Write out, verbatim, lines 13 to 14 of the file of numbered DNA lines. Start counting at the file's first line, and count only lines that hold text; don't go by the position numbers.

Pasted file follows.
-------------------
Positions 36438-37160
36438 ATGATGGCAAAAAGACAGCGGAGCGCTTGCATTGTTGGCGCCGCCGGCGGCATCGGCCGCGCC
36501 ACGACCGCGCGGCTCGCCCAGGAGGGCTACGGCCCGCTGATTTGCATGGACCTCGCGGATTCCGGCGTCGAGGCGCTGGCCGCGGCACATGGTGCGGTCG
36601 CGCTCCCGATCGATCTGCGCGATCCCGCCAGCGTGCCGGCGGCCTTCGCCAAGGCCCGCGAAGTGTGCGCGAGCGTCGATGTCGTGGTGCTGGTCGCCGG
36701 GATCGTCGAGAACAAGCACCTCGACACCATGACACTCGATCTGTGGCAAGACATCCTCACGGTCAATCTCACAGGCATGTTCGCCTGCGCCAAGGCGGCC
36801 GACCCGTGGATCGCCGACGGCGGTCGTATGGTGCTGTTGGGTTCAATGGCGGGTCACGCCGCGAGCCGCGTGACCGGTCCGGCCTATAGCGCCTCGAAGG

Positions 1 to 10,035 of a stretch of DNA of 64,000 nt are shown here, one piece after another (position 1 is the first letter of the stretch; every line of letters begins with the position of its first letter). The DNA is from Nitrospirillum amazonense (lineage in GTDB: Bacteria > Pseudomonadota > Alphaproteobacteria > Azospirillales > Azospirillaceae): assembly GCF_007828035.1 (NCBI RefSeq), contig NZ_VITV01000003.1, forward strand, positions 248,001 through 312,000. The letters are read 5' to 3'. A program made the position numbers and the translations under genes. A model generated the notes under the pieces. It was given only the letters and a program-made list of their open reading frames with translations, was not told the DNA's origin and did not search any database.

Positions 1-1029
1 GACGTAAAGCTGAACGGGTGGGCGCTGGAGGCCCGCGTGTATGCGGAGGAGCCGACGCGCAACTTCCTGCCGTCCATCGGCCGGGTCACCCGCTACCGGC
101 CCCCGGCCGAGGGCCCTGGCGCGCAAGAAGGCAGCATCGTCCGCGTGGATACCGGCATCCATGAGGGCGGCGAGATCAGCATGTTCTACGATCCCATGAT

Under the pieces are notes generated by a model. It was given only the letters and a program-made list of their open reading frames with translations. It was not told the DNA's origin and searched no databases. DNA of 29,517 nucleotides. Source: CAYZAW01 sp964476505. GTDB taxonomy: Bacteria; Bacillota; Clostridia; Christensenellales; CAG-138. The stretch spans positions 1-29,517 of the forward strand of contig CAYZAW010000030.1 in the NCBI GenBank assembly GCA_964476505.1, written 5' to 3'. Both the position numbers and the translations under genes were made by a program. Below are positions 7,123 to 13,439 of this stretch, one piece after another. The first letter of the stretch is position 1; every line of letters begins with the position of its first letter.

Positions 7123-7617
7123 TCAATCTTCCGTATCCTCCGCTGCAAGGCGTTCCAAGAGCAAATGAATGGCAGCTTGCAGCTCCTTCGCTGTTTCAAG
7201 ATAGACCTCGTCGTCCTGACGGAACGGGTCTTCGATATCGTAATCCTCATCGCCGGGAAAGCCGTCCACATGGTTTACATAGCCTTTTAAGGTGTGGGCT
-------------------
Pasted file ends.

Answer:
7123 TCAATCTTCCGTATCCTCCGCTGCAAGGCGTTCCAAGAGCAAATGAATGGCAGCTTGCAGCTCCTTCGCTGTTTCAAG
7201 ATAGACCTCGTCGTCCTGACGGAACGGGTCTTCGATATCGTAATCCTCATCGCCGGGAAAGCCGTCCACATGGTTTACATAGCCTTTTAAGGTGTGGGCT